Caribbean mangroves adjust to rising sea-level through biotic controls on change in soil elevation. Patuxent Wildlife Research Center. Drew University. R. Estuaries and Coasts 29(6A):889-898. a senior research ecologist with the U. Hensel PF. McKee. and J. In: J. has more than 30 years experience investigating wetland plant ecology. L. Beltsville. D.). Estimating shallow subsidence in microtidal salt marshes of the southeastern United States: Kaye and Barghoorn revisited. 2006. Plant Ecology. Kjerfve. Ecology 83: 2869-2877. Botany. wetland accretionary processes. Bobbink. R. 1975. Nietch. Volume 190. 2002. 1995.S. J. Reed. University of Maryland. Bldg 308. Day.. McKee KL. Global Ecology and Biogeography 16:545-556. Pages 271-292. Marine Geology 128: 1-9. which is being used in 23 countries by 70 coastal scientists. R. A review of major storm impacts on coastal wetland elevation. and the impact of current wetland management and restoration practices on elevation dynamics and wetland stability.NAME Donald R.. Springer-Verlag Berlin Heidelberg. Sundareshwar. He and his colleagues have developed a global network of elevation monitoring sites using standard measurement protocols (SET and marker horizons) on coastal wetlands to give an advance warning of change. MD 20705 EDUCATION BA. R. Whigham (Eds. P. These developments are being used to determine the vulnerability of coastal wetlands to global change (e. and new elevation monitoring technology to improve our understanding of subsurface process influences on elevation. FIVE RELEVANT PUBLICATIONS Cahoon DR. Ecological Studies. Cahoon. Feller. Coastal wetland vulnerability to relative sea-level rise: wetland elevation trends and process controls. and has published his findings in > 130 research papers and reports. . the critical driving forces and subsurface processes controlling elevation for a wide range of wetland types. Cahoon. MS. sea-level rise and storms). C. 1972. T. A. Responses of coastal wetlands to rising sea level. 10300 Baltimore Ave. Spencer T. 2010 PRESENT ADDRESS U. Morris. W. B. Cahoon and I. Saintilan N. S. D. He has developed a research approach for measuring wetland elevation dynamics (surface elevation tables (SET) used in conjunction with artificial soil marker horizons). Cahoon. Geological Survey. PhD. Jr. Wetlands and Natural Resource Management.. University of Maryland. and D. V..g. Reed DJ. c/o BARC-East. and D. D. new predictive models to determine the long-term potential for submergence of coastal wetlands. 2007. B. J. and wetland restoration and management. K. 2006. C. Verhoeven. Cahoon Date: July 13. T. Beltman. Geological Survey. 1982 RELEVANT EXPERIENCE Don Cahoon. D. T. R. Plant Ecology.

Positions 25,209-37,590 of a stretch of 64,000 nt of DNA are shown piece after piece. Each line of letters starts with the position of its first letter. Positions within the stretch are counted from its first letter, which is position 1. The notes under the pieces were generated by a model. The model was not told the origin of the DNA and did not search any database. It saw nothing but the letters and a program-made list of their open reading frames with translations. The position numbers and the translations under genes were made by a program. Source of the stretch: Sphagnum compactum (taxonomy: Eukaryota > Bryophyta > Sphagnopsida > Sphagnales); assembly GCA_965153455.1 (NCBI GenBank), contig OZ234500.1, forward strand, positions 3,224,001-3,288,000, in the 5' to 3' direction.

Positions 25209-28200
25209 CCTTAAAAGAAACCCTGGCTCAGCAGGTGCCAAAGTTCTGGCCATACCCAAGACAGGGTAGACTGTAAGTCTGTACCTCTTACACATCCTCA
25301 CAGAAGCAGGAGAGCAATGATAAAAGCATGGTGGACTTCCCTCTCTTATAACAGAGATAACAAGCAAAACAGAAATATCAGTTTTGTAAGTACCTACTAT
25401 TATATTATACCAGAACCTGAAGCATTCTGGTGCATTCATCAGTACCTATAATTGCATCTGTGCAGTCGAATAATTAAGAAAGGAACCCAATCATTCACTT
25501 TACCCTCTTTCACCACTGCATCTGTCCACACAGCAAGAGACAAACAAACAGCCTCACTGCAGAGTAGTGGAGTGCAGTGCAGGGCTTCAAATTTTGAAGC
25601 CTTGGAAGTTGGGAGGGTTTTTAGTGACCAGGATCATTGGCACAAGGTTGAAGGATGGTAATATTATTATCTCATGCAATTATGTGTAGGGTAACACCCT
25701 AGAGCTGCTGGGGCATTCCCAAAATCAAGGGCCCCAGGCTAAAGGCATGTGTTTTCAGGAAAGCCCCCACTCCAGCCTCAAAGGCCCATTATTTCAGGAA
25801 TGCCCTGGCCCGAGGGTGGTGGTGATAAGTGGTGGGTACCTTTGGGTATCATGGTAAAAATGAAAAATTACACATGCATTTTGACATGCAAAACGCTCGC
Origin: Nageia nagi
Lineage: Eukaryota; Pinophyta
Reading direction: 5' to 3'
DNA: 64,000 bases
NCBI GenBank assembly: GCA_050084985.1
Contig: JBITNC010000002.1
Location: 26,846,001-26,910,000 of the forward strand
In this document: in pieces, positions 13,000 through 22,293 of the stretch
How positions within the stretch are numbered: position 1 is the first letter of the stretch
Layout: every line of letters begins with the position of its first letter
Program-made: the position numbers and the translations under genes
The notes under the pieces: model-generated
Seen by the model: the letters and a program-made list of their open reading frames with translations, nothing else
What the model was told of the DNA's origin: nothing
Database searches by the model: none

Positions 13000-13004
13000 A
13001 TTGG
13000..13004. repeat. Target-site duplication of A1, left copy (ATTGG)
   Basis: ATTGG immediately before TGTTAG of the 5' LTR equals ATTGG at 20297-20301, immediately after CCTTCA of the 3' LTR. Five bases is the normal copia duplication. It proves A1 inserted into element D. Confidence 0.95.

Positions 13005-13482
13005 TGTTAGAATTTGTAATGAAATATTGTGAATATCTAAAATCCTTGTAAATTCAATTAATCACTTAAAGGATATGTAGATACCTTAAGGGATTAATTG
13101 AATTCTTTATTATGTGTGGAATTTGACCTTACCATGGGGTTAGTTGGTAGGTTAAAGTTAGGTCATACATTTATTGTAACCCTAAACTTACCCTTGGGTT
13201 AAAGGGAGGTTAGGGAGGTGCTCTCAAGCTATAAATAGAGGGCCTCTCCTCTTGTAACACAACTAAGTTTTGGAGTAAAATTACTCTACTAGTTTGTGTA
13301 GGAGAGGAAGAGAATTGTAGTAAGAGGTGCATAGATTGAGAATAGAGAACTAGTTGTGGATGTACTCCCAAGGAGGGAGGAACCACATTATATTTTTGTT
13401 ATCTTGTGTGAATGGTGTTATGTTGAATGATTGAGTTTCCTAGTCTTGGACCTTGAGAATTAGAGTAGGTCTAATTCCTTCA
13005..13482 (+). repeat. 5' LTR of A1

Ecological Engineering 12: 189-205 Erwin. SYNERGISTIC ACTIVITIES Co-edited a book titled “Coastal Wetlands: an integrated ecosystem approach” with G. 1997. R. Lynch. A. Rybczyk. NOAA. R. Current Topics in Wetland Biogeochemistry 3: 72-88. NPS. Brinson. USA. Charles Roman. USGS. D. 260-261. June 24. Estimating the potential for submergence for two subsiding wetlands in the Mississippi River delta. USGS. M. with EPA. USGS. F. James Grace. USGS. NPS. and P. Karen McKee. D. Estuaries 25: 985-998. M. 2006. Gutierrez)..FIVE OTHER SIGNIFICANT PUBLICATIONS Nuttle... USFWS. 1999. Surface elevation dynamics in vegetated Spartina marshes versus unvegetated tidal ponds along the mid-Atlantic coast. D. Estuaries 29: 96-106. Sara Stevens. John Brock. W. Day. J. Tom Reiss. M.. preparing a report on sea-level rise effects on tidal wetlands of Maryland COLLABORATORS Denise Reed. Cahoon. Eos 78(25): 257. NOAA and other USGS authors (Anderson. Processes that maintain coastal wetlands in spite of rising sea level. Cahoon. and M. and J. Prosser. Brinson. 2002. USGS. David Nemerson. Cahoon. C. Tom Smith. UNO. . Perillo. Hensel. Wolanski. Member of Scientific and Technical Working Group of the Maryland Commission on Climate Change. The influence of surface and shallow subsurface soil processes on wetland elevation: a synthesis.. Sanders. R. J. R. Susan Adamowicz. J. Jr. and D. Williams. and D. Cahoon.1 report on sea-level rise and its potential effects on coastal systems. Ford. Reed. D. E. with implications to water birds. and D. Greg Steyer. A lead author on CCSP SAP 4. NAIB. 1999. USGS. Restoring marsh elevation in a rapidly-subsiding salt marsh by thin-layer deposition of dredged material. et al. W. publisher is Elsevier. Cahoon. 1997. Philippe Hensel. Thieler. G. M.